Law Enforcement Formal Academic Educational Hiring Requirements and Deputy Sheriff Disciplinary Issues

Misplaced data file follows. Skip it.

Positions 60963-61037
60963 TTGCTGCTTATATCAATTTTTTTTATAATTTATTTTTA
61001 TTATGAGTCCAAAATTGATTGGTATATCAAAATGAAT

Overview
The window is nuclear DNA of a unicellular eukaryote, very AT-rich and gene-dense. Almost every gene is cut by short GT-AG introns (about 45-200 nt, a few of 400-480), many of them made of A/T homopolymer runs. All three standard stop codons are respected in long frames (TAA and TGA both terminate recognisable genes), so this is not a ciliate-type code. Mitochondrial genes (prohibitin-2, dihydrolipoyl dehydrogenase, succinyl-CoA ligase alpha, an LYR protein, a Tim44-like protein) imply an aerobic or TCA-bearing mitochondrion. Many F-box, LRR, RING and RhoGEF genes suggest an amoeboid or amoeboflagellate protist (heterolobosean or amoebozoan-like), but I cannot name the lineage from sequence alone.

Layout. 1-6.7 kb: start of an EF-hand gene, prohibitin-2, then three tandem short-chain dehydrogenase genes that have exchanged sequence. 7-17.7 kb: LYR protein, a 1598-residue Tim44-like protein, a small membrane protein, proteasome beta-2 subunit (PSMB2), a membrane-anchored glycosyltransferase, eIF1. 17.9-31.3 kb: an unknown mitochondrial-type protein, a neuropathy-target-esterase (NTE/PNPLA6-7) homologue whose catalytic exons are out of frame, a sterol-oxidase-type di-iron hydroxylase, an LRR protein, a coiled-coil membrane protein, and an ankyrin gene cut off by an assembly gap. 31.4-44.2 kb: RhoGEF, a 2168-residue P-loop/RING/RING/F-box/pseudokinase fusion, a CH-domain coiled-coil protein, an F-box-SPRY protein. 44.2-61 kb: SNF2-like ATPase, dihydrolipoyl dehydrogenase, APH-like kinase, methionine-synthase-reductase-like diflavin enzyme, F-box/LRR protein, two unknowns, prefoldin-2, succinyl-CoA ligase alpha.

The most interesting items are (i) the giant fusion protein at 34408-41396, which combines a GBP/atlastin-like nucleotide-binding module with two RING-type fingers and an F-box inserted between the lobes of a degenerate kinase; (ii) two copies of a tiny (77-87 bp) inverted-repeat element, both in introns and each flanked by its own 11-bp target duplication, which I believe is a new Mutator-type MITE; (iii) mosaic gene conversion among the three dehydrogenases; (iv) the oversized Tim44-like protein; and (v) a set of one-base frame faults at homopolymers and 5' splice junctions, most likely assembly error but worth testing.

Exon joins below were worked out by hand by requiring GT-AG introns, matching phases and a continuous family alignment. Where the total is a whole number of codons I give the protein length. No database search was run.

There is a lack of research as to what impacts law enforcement disciplinary issues. This is important due to the recent emphasis of officer performance and accountability. In 2008, the Southeast Sheriff's Office (SSO) increased their formal academic educational hiring requirement from a high school diploma to 60 college credits. The impact of this increase has never been analyzed. The purpose of this study was to determine through the theoretical lens of Kohlberg's 6 stages of moral development if an increase in the formal academic educational requirement influenced the number of deputy sheriff disciplinary issues. A quantitative nonexperimental study was used to examine all deputy sheriffs hired at the SSO from 2008 to 2013 and compare their formal academic education levels to the number of their disciplinary issues. A negative binomial regression analysis indicated there was no significant relationship between deputy sheriff formal academic education levels and the number of disciplinary issues. The results were then compared to a previous study conducted in 2011 which analyzed deputy sheriffs hired at the SSO from 2000 to 2005. It was concluded the increase in formal academic education hiring requirements did not impact the number of deputy sheriff disciplinary issues. Race, gender, age and military service of the deputy sheriffs were also analyzed with similar results. Scholarly implications include producing research based on how different levels of education directly impact issues deputy sheriffs have. Implications for social change include studying which characteristics of a deputy sheriff impact their disciplinary issues, which if mitigated could increase public trust in law enforcement and lead to better cohesion with the community.